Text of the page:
Every boating party is required to carry and use a portable toilet suitable for the size of the group. All open fires much be contained in a fire pan, and ash and charcoal must be packed out with other garbage. See the bulletin boards for updated information at all major access points.
There is a vault toilet at Minam Station Day-Use Area.
We are all so fortunate to recreate in the Blue Mountains. So many opportunities exist to play outside whether in a national forest, wilderness area, on a Wild and Scenic River, and more! With these opportunities comes great responsibility to appreciate that we are mere visitors and should all take pride in being good stewards of the wild. Many animals call these protected places home, including moose, elk, bear, cougar, bobcat, and snakes to name a few. Take precautions to respect their home and understand the appropriate response should an encounter occur. Additionally, many plant species thrive in the Blue Mountains, so staying on trail is always good practice. Carry First Aid supplies to better respond to accidents or encounters, and always let others know where the day's adventure is taking you.
Navigation: Consider downloading the Avenza Map app. This app allows users to upload three maps (or unlimited with a subscription) to use offline. It can track your location offline and overlay GPS data from the phone onto the map. The vehicle use maps (for trails allowing motorized vehicles) are the easiest to use. Otherwise, Geo Tracker offers similar tracking capabilities and additional details about your adventure. If no service, Geo Tracker will at least show your location. The Blue Mountains and surrounding area offer a remote recreating experience, and knowing your location is paramount to staying safe. Always make sure to bring paper maps. Tell others where your adventure is taking you and when you expect to return.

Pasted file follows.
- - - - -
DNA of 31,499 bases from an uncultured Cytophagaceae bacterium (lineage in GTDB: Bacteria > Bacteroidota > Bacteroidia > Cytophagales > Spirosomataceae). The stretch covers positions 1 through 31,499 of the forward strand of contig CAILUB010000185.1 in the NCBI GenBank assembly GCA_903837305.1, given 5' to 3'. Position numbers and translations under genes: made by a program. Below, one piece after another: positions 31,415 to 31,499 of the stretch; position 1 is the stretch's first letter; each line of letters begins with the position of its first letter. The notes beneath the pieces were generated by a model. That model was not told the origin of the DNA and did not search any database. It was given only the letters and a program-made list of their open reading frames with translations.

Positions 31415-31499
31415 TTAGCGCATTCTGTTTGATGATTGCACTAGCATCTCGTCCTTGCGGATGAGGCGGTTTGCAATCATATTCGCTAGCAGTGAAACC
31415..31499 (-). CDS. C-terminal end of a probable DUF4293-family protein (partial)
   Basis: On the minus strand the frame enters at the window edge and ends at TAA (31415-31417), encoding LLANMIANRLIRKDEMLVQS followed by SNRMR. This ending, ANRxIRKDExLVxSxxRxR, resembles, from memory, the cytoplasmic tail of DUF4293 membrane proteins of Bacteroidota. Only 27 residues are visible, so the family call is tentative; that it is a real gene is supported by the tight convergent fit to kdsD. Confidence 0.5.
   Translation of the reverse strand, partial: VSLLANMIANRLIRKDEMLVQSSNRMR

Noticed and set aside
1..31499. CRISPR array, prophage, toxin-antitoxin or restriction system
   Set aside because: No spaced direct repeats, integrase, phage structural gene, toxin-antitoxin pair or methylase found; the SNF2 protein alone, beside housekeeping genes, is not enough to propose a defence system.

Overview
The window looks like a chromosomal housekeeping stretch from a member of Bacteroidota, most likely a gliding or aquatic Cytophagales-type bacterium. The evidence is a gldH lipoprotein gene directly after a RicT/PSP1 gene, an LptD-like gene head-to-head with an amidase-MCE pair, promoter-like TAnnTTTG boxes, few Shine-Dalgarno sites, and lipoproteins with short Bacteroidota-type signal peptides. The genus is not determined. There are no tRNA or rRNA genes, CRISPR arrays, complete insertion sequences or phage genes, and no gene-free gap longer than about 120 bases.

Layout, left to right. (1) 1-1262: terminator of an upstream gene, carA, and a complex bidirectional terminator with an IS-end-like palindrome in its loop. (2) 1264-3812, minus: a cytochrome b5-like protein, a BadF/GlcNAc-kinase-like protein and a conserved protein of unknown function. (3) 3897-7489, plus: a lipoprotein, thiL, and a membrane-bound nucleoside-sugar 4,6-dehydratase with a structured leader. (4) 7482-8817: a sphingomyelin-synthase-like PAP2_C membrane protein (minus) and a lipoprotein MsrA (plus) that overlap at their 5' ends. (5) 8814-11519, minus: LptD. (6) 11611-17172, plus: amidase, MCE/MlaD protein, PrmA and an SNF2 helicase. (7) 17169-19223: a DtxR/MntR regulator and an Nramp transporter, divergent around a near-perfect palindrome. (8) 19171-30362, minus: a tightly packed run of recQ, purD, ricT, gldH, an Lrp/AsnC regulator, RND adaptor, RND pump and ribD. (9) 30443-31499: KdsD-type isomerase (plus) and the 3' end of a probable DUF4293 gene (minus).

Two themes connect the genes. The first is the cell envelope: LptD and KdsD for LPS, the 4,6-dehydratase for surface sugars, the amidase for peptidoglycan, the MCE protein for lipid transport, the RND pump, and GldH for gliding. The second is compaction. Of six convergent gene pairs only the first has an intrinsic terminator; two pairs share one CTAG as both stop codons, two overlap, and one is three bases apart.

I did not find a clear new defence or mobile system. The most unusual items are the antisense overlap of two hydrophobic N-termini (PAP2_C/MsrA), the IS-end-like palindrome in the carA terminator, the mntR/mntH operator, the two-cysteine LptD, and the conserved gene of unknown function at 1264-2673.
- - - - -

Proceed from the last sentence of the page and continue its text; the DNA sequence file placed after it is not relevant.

Difficulty Level: Here is what we are thinking when we assign a difficulty level: Day Tripper--You don't have much experience in the area but want to get outside! Great for families of all ages. Adventurer--You know your way around the Blue Mountains and love a leisurely day outdoors. Mountaineer--You are ready for a challenge. Wild places excite you and sweat is the goal. Small children beware. Keep in mind some activities may apply to multiple difficulty levels based on usage.
Pets: In general, pets are allowed on a leash and under control throughout jurisdictions. The only restrictions we have encountered are around swimming areas. As a best practice, be mindful of riparian habitat in general. You never know where a precious spawning area might be located. Pack it in and pack it out applies to your furry friend as well.